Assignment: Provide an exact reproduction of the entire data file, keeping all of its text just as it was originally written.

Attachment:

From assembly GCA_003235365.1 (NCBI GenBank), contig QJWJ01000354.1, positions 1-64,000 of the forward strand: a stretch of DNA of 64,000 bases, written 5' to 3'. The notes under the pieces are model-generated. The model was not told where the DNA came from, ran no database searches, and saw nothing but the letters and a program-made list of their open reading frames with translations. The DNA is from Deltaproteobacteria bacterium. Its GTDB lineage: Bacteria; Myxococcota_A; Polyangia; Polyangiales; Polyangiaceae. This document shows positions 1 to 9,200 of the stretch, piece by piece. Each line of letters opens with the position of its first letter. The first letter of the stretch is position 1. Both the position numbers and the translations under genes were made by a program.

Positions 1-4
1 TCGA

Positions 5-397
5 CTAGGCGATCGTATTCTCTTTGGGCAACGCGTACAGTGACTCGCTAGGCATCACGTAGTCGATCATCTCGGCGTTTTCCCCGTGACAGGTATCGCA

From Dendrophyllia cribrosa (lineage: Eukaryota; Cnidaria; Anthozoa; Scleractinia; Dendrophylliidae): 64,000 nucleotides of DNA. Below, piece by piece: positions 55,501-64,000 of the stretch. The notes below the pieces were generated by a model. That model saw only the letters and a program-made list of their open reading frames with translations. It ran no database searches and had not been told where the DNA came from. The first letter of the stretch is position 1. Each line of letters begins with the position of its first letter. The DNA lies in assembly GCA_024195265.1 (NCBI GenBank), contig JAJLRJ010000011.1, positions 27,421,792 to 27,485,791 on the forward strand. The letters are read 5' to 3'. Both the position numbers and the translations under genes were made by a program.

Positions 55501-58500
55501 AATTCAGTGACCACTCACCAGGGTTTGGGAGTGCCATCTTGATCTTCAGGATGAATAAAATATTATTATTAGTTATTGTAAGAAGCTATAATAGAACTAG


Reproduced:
From assembly GCA_003235365.1 (NCBI GenBank), contig QJWJ01000354.1, positions 1-64,000 of the forward strand: a stretch of DNA of 64,000 bases, written 5' to 3'. The notes under the pieces are model-generated. The model was not told where the DNA came from, ran no database searches, and saw nothing but the letters and a program-made list of their open reading frames with translations. The DNA is from Deltaproteobacteria bacterium. Its GTDB lineage: Bacteria; Myxococcota_A; Polyangia; Polyangiales; Polyangiaceae. This document shows positions 1 to 9,200 of the stretch, piece by piece. Each line of letters opens with the position of its first letter. The first letter of the stretch is position 1. Both the position numbers and the translations under genes were made by a program.

Positions 1-4
1 TCGA

Positions 5-397
5 CTAGGCGATCGTATTCTCTTTGGGCAACGCGTACAGTGACTCGCTAGGCATCACGTAGTCGATCATCTCGGCGTTTTCCCCGTGACAGGTATCGCA

From Dendrophyllia cribrosa (lineage: Eukaryota; Cnidaria; Anthozoa; Scleractinia; Dendrophylliidae): 64,000 nucleotides of DNA. Below, piece by piece: positions 55,501-64,000 of the stretch. The notes below the pieces were generated by a model. That model saw only the letters and a program-made list of their open reading frames with translations. It ran no database searches and had not been told where the DNA came from. The first letter of the stretch is position 1. Each line of letters begins with the position of its first letter. The DNA lies in assembly GCA_024195265.1 (NCBI GenBank), contig JAJLRJ010000011.1, positions 27,421,792 to 27,485,791 on the forward strand. The letters are read 5' to 3'. Both the position numbers and the translations under genes were made by a program.

Positions 55501-58500
55501 AATTCAGTGACCACTCACCAGGGTTTGGGAGTGCCATCTTGATCTTCAGGATGAATAAAATATTATTATTAGTTATTGTAAGAAGCTATAATAGAACTAG